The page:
Prime Minister Yingluck Shinawatra’s new cabinet held its first full meeting on Tuesday.
The new ministers approved a draft policy platform which included ten economic priorities, such as the minimum wage increase, a new 15,000-baht minimum monthly salary for university graduates, corporate tax reductions, cuts in fuel taxes and a revival of programmes to help boost farm incomes. Many of these were key campaign promises by the Puea Thai Party.
Prime Minister Yingluck said that strengthening the domestic economy and raising household incomes would be the foundations of the government's economic policies. "Before, we were focusing on exports but today we have to focus on the domestic economy - increase people's income and bring down their cost of living," she told reporters after the meeting.
The new minimum monthly salary for university graduates is expected to begin in January 2012 for civil service workers. Prime Minister Yingluck declined to comment specifically on when the 300-baht minimum daily wage hike would be implemented.
Once the government implements its core policies, Deputy Prime Minister and Commerce Minister Kittiratt Na-Ranong predicts that economic growth will increase by an extra percentage point in 2012. Prime Minister Yingluck believes that the public “will see concrete results within the first year. Within six months, you will see progress already”.
In the long term, the government plans to focus on policies related to strengthening tourism, sports, education, agriculture, industry and social services.
Mr. Kittiratt said the fiscal 2012 budget would be revised to match the government's spending priorities. He commented that the “the government will borrow only as necessary".
Additionally, Mr. Kittiratt mentioned that certain policies of the previous government, such as free electricity and public transport fares for low-income residents, would be scrapped as they are ineffective in promoting savings. He declined to comment on whether changes would be made to the budget deficit target, which is currently set at 350 billion baht.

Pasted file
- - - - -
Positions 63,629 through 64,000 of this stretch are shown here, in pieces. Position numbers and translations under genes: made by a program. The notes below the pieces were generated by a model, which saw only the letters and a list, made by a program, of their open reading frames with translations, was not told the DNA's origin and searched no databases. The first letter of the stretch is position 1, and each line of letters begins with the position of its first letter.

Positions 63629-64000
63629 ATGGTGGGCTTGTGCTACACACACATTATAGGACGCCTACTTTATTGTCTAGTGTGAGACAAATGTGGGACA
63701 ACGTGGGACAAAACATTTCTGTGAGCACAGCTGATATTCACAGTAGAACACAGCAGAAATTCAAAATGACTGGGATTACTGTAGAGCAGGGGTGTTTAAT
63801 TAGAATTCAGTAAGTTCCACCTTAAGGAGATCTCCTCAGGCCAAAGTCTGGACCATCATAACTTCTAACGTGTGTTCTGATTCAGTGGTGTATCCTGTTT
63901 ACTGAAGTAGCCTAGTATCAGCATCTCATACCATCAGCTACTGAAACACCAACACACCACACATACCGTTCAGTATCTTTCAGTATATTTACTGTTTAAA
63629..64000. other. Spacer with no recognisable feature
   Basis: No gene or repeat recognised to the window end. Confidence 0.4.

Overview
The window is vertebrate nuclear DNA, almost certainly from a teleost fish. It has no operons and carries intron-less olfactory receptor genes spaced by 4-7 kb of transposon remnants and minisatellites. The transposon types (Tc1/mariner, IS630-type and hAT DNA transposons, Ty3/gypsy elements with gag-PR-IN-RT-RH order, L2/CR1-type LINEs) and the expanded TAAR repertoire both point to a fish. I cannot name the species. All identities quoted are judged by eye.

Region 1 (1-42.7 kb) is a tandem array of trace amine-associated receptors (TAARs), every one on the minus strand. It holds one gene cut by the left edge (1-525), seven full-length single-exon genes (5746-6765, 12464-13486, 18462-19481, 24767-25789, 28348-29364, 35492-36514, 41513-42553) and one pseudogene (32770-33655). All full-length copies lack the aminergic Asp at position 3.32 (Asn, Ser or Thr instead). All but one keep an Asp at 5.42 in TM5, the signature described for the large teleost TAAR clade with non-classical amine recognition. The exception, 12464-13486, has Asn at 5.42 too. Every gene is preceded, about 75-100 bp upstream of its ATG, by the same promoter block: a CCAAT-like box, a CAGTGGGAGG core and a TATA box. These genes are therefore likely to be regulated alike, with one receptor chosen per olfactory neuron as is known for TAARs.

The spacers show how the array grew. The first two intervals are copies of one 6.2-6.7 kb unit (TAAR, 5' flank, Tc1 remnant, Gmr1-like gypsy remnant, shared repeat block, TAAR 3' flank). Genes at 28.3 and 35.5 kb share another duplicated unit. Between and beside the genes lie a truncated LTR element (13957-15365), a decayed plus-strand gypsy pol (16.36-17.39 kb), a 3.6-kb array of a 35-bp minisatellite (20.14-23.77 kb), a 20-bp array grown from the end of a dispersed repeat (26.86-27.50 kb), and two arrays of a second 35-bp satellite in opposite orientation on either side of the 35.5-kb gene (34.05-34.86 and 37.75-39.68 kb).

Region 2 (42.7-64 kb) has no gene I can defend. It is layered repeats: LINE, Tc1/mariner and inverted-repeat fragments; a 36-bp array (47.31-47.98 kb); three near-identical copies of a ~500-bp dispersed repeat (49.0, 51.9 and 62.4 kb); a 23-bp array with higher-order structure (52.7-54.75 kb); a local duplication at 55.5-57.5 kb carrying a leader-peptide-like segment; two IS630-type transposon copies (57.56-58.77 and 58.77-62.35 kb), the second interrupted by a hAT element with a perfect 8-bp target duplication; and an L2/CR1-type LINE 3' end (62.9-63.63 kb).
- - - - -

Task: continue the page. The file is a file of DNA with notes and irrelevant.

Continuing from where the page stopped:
Former Finance Minister Korn Chatikavanij expressed concerns over whether the new cabinet's tax policies were in the country's long-term interest, asking "who gains from tax reductions? How will it impact the behaviour of companies? And what are the expectations?" He added that "if the government cuts taxes while keeping spending unchanged, the result is higher debt.”
Report: New Thai govt to focus on pushing up people's income [Reuters, 16 Aug 2011]
Report: Kittiratt backs policies to lift economy [Bangkok Post, 17 August 2011]
Earlier this week on his first day in office, Finance Minister Thirachai Phuvanatnaranubala said he plans to hold discussions with Bank of Thailand Governor Prasarn Trairatvorakul to discuss the central bank’s on-going effort to rein in inflation through tightening of its monetary policy. Mr. Thirachai is of the opinion that such a move could hurt purchasing power.
He also announced five fiscal policy priorities which included improving private and public sector cooperation, continuing tight fiscal and monetary policy, offering aid to flood victims, and ensuring manufacturers were not hurt by the government’s minimum wage increase policy.
Report: Thirachai wants BOT to reconsider inflation policy [The Nation, 16 August 2011]
Report: Thirachai unveils fiscal priorities [Bangkok Post, 15 August 2011]